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District Attorney Fined $15K for Using Taxpayer Money For Lunch

By Murray Weiss | August 24, 2016 2:44pm
 Kenneth Thompson, Brooklyn District Attorney
Kenneth Thompson, Brooklyn District Attorney
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Spencer Platt/Getty Images

BROOKLYN — Brooklyn District Attorney Kenneth Thompson has paid a $15,000 fine for violating city ethics rules by using his NYPD bodyguards to buy him lunch, and then reimbursing them with taxpayer funds from his office.

The hefty penalty from the city’s Conflicts of Interest Board, one of the largest ever, was announced Tuesday, revealing that Thompson routinely had officers on his security detail fetch food out of their own pockets during his first five months in office in 2014.

They then put in for reimbursements from an office "petty cash" fund, according to a source close to Thompson, that totaled roughly $2,043.

When the practice was questioned in May 2014, (it is not clear how it surfaced), Thompson amended his office “policy” to only accept office-funded food on weekends or nights when he worked, which ran up another $1,489.

But even that streamlined approach to using taxpayer money for lunches violated city ethic rules.

“From approximately January 2014 until May 2014, while I was working as district attorney, members of my security detail purchased weekday meals for me with personal funds,” Thompson said. “They requested and received reimbursement for these expenditures from the Kings County District Attorney’s Office with authorization from the KCDA’s fiscal office.

“I later learned that this practice violated city rule,” Thompson said, adding that he has now reimbursed all the meals.

In addition, the officers also laid out $1,992 for yet other meals they had to fetch for Thompson.

Despite him paying back the money, the COIB slapped him with the $15,000 fine, which was nearly three times the cost of the lunches.

In accepting the penalty, the highest law enforcement officer in Brooklyn acknowledged that he violated several codes including: using his post to obtain a personal financial benefit, and by engaging in financial transactions with subordinates (the police).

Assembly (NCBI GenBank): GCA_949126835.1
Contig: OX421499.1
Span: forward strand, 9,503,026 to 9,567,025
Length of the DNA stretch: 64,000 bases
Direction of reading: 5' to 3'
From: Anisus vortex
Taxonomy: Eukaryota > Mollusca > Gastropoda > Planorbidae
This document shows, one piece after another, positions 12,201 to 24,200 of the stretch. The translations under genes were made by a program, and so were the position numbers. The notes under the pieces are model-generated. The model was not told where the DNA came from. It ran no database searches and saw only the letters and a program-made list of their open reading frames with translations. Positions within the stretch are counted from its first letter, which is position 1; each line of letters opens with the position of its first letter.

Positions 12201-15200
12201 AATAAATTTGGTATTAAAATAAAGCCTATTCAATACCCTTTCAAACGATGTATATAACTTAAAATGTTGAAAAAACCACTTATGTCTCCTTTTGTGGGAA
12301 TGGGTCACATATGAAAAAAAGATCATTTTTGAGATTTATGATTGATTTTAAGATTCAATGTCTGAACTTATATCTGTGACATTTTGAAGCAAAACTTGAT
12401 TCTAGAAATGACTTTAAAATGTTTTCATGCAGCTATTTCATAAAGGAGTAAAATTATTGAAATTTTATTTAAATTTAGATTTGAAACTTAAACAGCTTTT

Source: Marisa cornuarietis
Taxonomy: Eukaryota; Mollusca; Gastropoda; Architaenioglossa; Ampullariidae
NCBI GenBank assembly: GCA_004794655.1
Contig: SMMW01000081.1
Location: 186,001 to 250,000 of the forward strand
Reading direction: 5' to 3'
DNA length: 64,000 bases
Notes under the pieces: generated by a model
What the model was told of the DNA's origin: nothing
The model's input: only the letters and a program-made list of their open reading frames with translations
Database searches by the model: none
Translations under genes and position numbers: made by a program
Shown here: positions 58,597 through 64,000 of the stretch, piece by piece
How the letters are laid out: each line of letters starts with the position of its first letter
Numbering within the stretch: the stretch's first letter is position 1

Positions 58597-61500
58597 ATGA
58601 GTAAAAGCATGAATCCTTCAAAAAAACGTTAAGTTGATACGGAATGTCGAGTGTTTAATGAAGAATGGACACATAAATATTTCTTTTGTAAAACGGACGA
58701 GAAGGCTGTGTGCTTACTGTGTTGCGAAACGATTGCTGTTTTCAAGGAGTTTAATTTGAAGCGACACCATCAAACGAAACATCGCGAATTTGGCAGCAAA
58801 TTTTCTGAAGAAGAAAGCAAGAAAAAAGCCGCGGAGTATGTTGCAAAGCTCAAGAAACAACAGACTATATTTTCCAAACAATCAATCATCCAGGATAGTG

Last year, the city's district attorneys lobbied for a 35 percent raise, which would have boosted their annual salary from $190,000 to $250,000. They ultimately received a $20,000 bump to $210,000, which remains well below the $500,000-a-year salary Thompson collected as a civil attorney before he was elected DA.

In a statement, Thompson, also a former federal prosecutor, said he accepted “complete responsibility” for the violations, but noted that they occurred in the “early part of my term” while he was “focused primarily on organizing my Office and as new fiscal policies were being implemented.”

“As Brooklyn District Attorney, I am committed to maintaining the integrity of my office. I will continue to work hard to keep the people of Brooklyn safe and to earn their confidence by making the criminal justice system fair and equal for all.”

By contrast, his predecessor, Charles Hynes, who faced criticism for the use of certain funds, was a regular at a coffee shop in his building, where he bought and paid for his own lunches.

The COIB spokesman, Michelle Weinstat, said she could not comment beyond Thompson's settlement agreement.